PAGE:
Group Alleges Stonewall on Immigration Court Records

     WASHINGTON (CN) – The Brennan Center sued the Department of Homeland Security on Monday after a prolonged tug-of-war with the department failed to yield requested information on immigration court proceedings.
     As detailed in the complaint filed in the D.C. Federal Court, the nonprofit legal center founded by the family of late Supreme Court Justice William Brennan, has since 2015 filed numerous Freedom of Information Act requests intended to uncover “the number of times the government, i.e. Immigration Customs Enforcement (ICE), filed motions seeking to have proceedings closed or protective orders issued on national security grounds.”
     The center has also asked for information on the number of times those requests were granted.
     Despite its persistence, however, the center says it has been repeatedly brushed off by both the department and its agency.
     Much of the August 8 complaint is given over to the saga of navigating the federal bureaucracy.
     The center says it made its initial Freedom of Information Act request to the Executive Office for Immigration Review (EOIR), and in return received a curious response letter from the Department of Homeland Security.
     The letter said that “the information [sought is] under the purview of the Executive Office for Immigration Review, a Department of Justice component,” and that DHS would therefore send the FOIA to the appropriate team of request processors at the Office of Immigration Review.
     But this was a blatant redundancy, the center says, because it had already made a direct request for information from EOIR in its initial request.
     What they were seeking in their subsequent FOIA was direct access to information held by ICE since attempts to find the court proceedings through EOIR had proven fruitless.
     This request, the plaintiff contested was based on the specific “recommendations of EOIR’s FOIA staff, who had informed the Brennan Center that EOIR was unable to locate many responsive records and that the plaintiff might be able to receive more records from ICE.”
     The center was then “informed by email that ICE had to close the file on the plaintiff’s request because agency staff members handling it felt that ‘the entirety of the material is with a different office.'”
     This response inspired a series of new exchanges and appeals by the Brennan Center, eventually leading to its plainly informing the agency of its impropriety.
     “ICE’s decision not to conduct a search was improper because 1) the plaintiff informed ICE of EOIR’s conclusion that it did not possess very many responsive records; 2) the Brennan Center’s request sought protective orders issued by immigration courts and it is unlikely that ICE attorneys would not maintain court orders issued to them in their cases; and 3) the request sought the government’s motions seeking protective orders and ‘ICE is the most likely repository of those records,” the complaint says.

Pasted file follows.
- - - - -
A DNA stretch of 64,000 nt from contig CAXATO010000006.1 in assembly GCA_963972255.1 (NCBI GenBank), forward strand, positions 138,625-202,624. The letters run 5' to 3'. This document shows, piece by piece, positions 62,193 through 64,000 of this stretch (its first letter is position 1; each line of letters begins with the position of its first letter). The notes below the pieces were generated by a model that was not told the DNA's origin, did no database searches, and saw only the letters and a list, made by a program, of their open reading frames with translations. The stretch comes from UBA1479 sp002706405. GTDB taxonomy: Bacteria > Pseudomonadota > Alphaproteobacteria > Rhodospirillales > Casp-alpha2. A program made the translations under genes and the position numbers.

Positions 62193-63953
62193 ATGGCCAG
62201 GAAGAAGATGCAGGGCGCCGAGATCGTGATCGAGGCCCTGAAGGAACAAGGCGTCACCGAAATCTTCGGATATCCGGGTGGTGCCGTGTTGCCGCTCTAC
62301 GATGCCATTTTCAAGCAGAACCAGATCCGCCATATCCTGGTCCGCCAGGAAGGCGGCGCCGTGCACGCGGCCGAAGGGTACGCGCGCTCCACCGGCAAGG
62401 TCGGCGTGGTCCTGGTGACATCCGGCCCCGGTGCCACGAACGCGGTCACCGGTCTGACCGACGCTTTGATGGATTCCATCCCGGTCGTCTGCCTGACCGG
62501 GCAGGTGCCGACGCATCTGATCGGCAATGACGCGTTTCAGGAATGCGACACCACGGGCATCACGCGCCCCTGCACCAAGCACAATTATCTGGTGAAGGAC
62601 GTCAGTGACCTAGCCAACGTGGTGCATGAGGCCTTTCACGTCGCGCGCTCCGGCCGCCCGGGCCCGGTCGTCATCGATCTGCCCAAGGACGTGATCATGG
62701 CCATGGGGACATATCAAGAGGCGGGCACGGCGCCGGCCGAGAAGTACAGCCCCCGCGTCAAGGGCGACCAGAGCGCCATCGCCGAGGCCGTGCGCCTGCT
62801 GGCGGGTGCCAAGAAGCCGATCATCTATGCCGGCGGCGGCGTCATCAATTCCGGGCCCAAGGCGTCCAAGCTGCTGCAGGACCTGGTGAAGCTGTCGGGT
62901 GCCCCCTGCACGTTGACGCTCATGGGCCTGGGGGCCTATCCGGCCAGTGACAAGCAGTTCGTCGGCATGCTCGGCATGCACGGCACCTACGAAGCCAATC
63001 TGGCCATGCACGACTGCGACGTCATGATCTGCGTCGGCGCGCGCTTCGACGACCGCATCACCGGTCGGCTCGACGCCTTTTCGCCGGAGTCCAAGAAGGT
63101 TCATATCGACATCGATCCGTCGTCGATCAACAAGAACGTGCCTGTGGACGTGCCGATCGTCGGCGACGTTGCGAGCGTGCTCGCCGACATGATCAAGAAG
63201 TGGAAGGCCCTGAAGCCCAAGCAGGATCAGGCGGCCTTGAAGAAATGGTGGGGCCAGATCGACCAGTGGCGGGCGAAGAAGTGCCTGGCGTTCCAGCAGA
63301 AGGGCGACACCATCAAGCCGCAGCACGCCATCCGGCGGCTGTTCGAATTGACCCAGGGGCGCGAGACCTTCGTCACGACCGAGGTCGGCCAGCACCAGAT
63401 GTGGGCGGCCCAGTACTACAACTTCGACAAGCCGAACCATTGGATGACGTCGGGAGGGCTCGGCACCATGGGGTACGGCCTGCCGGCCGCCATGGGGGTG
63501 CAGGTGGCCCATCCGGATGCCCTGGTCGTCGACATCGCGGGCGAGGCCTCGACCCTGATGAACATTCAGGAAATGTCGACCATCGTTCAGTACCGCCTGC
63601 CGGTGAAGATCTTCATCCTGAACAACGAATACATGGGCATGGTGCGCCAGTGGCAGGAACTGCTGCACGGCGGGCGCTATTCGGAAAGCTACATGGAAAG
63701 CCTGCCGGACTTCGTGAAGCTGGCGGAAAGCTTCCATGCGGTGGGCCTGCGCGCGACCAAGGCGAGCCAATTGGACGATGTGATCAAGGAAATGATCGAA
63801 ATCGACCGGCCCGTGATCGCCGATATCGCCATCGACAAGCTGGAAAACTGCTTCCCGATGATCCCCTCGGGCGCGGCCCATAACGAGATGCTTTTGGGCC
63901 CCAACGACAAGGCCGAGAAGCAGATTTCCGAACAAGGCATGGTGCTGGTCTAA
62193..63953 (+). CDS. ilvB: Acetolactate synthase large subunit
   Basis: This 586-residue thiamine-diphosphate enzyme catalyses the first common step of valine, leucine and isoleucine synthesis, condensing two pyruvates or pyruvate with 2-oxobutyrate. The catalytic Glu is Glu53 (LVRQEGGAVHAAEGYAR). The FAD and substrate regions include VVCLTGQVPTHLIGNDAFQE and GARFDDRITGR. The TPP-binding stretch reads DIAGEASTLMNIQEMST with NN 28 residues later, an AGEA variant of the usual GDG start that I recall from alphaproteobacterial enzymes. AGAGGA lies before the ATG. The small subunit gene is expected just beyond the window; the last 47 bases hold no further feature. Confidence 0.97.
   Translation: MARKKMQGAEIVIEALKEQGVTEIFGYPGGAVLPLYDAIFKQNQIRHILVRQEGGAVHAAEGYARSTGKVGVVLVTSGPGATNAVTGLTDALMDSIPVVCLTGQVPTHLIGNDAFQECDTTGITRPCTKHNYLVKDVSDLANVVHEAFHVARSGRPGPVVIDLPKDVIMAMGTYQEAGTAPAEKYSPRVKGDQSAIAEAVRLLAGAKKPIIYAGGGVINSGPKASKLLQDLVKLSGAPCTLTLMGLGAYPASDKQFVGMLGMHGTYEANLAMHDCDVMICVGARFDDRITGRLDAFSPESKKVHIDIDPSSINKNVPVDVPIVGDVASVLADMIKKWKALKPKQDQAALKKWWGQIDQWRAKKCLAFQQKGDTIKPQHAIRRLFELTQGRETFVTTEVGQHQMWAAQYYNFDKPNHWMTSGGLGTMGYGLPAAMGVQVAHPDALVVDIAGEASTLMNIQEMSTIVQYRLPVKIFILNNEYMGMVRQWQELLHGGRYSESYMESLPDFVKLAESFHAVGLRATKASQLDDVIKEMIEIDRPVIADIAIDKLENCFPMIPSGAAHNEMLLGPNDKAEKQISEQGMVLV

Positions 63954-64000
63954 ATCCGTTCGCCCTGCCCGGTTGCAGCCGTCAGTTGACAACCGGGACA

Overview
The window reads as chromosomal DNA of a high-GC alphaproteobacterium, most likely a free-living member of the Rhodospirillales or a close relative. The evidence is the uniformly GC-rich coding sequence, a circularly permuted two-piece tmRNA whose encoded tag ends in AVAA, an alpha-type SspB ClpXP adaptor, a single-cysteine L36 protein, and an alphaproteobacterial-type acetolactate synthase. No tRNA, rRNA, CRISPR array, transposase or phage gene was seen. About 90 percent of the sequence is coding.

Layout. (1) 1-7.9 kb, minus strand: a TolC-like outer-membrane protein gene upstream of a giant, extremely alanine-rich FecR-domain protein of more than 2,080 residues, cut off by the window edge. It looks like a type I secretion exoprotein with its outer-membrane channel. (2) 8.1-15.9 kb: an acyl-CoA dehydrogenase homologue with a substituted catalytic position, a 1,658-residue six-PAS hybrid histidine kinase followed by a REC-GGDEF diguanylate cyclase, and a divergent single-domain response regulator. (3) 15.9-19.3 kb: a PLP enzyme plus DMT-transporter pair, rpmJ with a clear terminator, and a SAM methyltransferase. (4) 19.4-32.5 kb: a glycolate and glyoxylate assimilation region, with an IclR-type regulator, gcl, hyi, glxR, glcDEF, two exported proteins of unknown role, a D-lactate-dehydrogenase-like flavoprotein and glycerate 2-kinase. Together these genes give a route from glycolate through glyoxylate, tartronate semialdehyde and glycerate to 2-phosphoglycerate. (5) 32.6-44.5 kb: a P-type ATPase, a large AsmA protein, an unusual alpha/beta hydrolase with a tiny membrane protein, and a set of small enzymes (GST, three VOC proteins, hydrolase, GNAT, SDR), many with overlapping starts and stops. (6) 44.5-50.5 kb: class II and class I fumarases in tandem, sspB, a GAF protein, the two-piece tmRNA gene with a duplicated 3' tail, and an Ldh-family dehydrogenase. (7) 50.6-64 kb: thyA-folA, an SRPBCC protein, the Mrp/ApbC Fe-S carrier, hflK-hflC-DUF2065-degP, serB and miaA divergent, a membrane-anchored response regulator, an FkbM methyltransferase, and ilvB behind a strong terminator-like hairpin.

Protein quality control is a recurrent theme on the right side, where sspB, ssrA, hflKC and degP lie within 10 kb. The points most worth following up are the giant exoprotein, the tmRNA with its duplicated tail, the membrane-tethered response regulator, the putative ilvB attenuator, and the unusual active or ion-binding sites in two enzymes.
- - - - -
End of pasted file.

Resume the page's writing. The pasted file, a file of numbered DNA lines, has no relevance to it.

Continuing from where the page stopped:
A few weeks later, ICE processed the appeal and agreed to make the modifications necessary to help the center obtain their records. But when the response was finally submitted to the Brennan Center, the complaint alleges, ICE only produced “106 pages of records deemed responsive, of which 11 would be produced in full while 95 would be withheld entirely.”
     The complaint goes on to say that of the 106 pages given to the center, 93 were fully redacted, where the remaining pages were “two copies of the same three page document.” Instead of identifying or describing the nature of the records which were withheld, as was their duty, the agency instead claimed it was exempt according to attorney-client or attorney work product privileges.
     In the next round of appeals, the Brennan Center argued the department not only failed to conduct an “adequate search for responsive records,” but that of the 13 unredacted pages produced by ICE, none contained information on motions or orders at all. Of the 93 redacted pages produced, the complaint showed ICE did not indicate what those records were with any specificity at all.
     Appeals by the plaintiff were made at least four more times over the course of several months and as recently as June; yet none of the requested information has been forthcoming.
     According to the complaint, the department and ICE have only assigned FOIA tracking numbers to the center’s requests.
     The center is seeking declaratory relief in the form of an order directing the department and ICE to disclose the requested records.
     When reached for comment, ICE spokesperson Carissa Cutrell said “unfortunately, we don’t comment on pending litigation. We’re happy to [comment] once court proceedings conclude.”
     Elizabeth Goitein, co-director of Liberty and National Security Program at the Brennan Center, was unavailable for comment Wednesday.

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